A study that analyzed 31,845 tickets issued for public health violations by Quebec police during the first 15 months of the pandemic found there was a higher concentration of fines in some of Montreal’s more diverse neighbourhoods.
The total number of fines tops $50 million provincewide and nearly 50 per cent of the citations — 15,076 — are being contested in court, according to the report published Monday by the Observatoire des profilages, a Université de Montréal group focused on profiling.
“In Montreal, we’re up to 11,000 tickets until June 2021, so we can see it is a political choice to choose to punish and it’s a choice that has heavy consequences on individuals and on the judicial systems,” said Jacinthe Poisson, a researcher with the Observatoire.
COVID-19 measures were enforced punitively in Montreal, she said.
“The police and judicial over-commitment, which stems from a political choice in the province, is all the more worrisome when we see that the people who have gone to court are often those who live in underprivileged neighbourhoods, with a large multi-ethnic composition or in certain Indigenous communities located usually close to urban areas,” the report said.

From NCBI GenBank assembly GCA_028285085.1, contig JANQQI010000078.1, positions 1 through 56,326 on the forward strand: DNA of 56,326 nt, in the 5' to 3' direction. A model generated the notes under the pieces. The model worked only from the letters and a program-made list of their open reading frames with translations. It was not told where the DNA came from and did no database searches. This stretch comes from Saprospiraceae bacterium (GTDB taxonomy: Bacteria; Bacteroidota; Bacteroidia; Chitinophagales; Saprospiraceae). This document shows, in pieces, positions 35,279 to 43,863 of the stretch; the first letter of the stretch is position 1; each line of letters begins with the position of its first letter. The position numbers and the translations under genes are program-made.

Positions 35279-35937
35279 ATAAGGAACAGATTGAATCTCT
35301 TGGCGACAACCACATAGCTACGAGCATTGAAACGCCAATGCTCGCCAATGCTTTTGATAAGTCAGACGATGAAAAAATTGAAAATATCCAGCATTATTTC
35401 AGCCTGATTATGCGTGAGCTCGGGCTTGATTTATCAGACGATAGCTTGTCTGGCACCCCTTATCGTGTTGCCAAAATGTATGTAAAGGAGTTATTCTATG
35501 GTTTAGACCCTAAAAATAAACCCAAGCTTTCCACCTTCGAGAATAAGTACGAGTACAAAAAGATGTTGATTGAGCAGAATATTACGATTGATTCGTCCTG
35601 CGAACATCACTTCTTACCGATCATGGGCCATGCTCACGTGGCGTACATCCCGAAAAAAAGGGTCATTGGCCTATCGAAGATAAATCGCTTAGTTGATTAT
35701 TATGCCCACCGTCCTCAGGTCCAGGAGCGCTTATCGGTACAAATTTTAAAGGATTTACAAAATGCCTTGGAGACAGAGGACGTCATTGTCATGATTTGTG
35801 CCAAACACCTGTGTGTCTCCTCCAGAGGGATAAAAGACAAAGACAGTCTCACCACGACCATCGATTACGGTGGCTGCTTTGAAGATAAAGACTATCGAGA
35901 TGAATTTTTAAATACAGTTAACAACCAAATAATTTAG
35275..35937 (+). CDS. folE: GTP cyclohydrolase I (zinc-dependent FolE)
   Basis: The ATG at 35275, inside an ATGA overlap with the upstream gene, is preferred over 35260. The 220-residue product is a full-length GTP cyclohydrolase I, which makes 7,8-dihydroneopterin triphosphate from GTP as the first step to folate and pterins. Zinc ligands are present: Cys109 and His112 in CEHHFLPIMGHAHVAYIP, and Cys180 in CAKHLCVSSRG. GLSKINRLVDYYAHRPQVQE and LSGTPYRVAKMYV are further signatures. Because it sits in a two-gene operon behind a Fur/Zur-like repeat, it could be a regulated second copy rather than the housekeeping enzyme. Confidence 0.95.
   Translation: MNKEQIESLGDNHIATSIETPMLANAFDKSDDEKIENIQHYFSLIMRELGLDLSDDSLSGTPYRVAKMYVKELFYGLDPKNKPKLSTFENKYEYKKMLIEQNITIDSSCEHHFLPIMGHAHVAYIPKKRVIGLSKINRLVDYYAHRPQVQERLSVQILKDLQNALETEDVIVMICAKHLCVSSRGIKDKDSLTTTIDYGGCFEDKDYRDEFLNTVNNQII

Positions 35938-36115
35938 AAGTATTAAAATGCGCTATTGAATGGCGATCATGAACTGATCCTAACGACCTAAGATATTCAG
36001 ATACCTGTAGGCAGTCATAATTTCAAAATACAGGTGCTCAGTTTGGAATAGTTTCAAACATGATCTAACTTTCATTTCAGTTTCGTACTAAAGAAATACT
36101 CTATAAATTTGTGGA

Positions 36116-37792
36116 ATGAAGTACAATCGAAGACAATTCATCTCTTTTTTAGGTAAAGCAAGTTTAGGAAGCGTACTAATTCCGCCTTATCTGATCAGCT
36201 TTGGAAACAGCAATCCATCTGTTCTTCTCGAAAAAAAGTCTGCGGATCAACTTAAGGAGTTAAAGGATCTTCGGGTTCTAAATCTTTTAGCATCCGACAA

The report said 377 tickets were issued to people who reside in Indigenous communities.
On average, there were 326.5 tickets per 100,000 residents in Quebec, but that number jumps to about 513 in Montreal and 479 in Abitibi-Témiscamingue.
The number skyrockets in more specific areas like Outremont which had 1,173 tickets served per 100,000 inhabitants with a large portion of those issued for gathering in houses of worship, the report said.
Other Montreal neighbourhoods with rates per 100,000 include:
- Ville-Marie: 752.8.
- Plateau-Mont-Royal: 695.6.
- Montréal-Nord: 647.7.
- Lachine: 609.5.
- Villeray-St-Michel-Parc-Extension: 572.7.
During the five-month curfew, nearly 57 per cent of tickets issued in Quebec were for violating the curfew. Another 17.5 per cent of tickets were for gathering in private residences and 15.2 per cent were for gathering in public.
While thousands of tickets are being contested, several measures have been taken jointly with different partners to avoid the termination of proceedings due to delays, said a spokesperson for the Crown prosecutor’s office, the Directeur des poursuites criminelles et pénales.
“We still monitor this situation closely and make efforts to implement required measures to manage efficiently the number of cases in penal matters, which include the tickets issued in compliance with the Public Health Act,” said Patricia Johnson.
She said a total of 37,311 tickets were issued between April 20, 2020 and April 30, 2022.
Punitive approach created burden, advocate says
The Ligue des Droits et Libertés (LDL) is calling for an independent body to examine the management of the health emergency.
The organization’s president, Alexandre Pierre, said researchers could only work with the data available, which includes the type of infraction and place of residence.